June 12, 2008 | 4:37 pm
Posted by Brad A. Greenberg
Let’s focus briefly on Darfur as an example. For the past five years Sudan has been carrying out a campaign of genocide in Darfur. And yes, it is genocide. Contrary to popular belief, genocide does not mean mass extermination, either industrial, such as the Holocaust or, by hand, such as happened in Rwanda in 1994. It means the intentional destruction of a group. The group here is the civilian population of Darfur, of whom about 300,000 have been killed, or died of hunger or disease, and more than two million displaced from their homes. This campaign is thoroughly planned and executed by the Sudanese government, using its own armed forces and paramilitaries known as the ‘Janjaweed.’ Just as happened in the Holocaust, many of the victims die from the decisions of the ‘desk-murderers,’ in this case the Sudanese officials and ministers who deliberately obstruct relief and medical supplies to the victims.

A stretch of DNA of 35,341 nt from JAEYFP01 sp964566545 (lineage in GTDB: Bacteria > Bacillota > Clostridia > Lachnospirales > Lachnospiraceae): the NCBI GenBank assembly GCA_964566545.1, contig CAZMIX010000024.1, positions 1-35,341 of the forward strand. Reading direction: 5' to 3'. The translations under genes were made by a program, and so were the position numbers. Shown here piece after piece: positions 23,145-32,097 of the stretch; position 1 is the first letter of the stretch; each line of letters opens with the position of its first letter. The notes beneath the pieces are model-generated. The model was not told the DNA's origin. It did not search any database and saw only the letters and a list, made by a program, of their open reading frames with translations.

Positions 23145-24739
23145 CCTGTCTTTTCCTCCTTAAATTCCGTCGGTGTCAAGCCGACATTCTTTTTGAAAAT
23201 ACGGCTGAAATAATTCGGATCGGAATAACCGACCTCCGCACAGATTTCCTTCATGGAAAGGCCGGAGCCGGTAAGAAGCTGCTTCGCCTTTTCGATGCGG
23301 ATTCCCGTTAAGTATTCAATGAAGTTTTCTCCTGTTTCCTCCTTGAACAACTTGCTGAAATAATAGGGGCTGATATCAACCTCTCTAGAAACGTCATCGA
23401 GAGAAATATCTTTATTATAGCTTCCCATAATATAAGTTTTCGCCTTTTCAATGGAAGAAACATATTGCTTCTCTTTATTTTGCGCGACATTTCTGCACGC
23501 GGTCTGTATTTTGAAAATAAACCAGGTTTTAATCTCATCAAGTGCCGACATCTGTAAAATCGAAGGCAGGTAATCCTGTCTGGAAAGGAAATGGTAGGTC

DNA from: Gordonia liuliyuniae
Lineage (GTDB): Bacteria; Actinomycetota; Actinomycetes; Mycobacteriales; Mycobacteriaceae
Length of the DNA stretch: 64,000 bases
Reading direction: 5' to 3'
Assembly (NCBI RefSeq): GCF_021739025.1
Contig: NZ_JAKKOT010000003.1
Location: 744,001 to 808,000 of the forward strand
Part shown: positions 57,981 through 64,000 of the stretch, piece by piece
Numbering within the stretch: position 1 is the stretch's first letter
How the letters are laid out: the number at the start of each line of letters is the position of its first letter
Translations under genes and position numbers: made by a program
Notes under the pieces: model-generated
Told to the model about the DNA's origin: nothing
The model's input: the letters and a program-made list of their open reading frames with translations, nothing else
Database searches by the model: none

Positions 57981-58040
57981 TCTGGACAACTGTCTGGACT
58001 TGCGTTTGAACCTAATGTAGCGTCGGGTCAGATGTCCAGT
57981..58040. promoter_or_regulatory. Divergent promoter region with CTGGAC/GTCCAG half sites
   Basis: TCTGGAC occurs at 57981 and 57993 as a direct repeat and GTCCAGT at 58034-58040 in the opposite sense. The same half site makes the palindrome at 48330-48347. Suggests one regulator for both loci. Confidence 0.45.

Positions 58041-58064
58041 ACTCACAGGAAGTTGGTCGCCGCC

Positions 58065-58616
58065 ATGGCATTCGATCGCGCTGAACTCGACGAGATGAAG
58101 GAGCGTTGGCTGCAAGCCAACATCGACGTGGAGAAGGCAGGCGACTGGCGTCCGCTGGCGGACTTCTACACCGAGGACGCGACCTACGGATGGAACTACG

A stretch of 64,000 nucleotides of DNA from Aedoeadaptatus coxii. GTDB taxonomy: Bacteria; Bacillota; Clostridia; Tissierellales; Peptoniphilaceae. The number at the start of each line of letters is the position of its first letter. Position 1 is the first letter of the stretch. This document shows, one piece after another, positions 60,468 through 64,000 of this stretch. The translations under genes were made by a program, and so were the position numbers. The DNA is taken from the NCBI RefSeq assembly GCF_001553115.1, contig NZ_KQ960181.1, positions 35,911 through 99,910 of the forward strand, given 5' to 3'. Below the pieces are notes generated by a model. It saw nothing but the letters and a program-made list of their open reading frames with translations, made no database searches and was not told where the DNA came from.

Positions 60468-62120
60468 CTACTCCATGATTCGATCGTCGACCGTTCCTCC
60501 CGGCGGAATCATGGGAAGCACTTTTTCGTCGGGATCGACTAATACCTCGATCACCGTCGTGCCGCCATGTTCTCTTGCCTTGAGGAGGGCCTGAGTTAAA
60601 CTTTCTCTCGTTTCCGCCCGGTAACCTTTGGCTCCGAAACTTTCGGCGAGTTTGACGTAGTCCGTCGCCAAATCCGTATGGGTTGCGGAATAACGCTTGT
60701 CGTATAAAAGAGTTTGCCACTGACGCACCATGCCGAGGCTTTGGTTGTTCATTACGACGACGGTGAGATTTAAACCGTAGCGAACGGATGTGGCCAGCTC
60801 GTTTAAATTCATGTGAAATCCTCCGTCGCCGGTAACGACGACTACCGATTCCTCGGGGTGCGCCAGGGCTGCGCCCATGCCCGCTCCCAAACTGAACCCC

Meanwhile China bankrolls Sudan, supplies its weapons and military equipment, and keeps the Sudanese economy afloat by buying its oil. The US, and to a lesser extent Britain and France, make a lot of noise about Darfur and the need to stop the killing. Even the Bush administration has talked tough on Darfur. It’s to America’s credit that unlike in Europe, where the left is obsessed with Israel/Palestine to the exclusion of almost everything else, there is a vocal Darfur solidarity movement. But one not powerful enough to actually influence policy.
The west is complicit in the genocide in Darfur. The key to stopping the slaughter in Darfur lies in Beijing as much as Khartoum. Western diplomats would have you believe that China is some great, immovable behemoth, impervious to criticism and incapable of altering her policies. That’s complete nonsense. China has never been as vulnerable: under the human rights spotlight during the preparations for the Olympics, its coming-out on the world stage.
Now is the time for sustained pressure from the United Nations, to get the peacekeepers into the field, to get the relief supplies to those whose lives depend on them. And for sustained pressure on China to stop bankrolling Sudan. Neither of these are happening. Western governments play safe with China because it is the biggest market in the world. We need to sell to China, sure, but China also needs our computers, aircraft and cars. But tragically, there is no political will to even use the leverage that we have.
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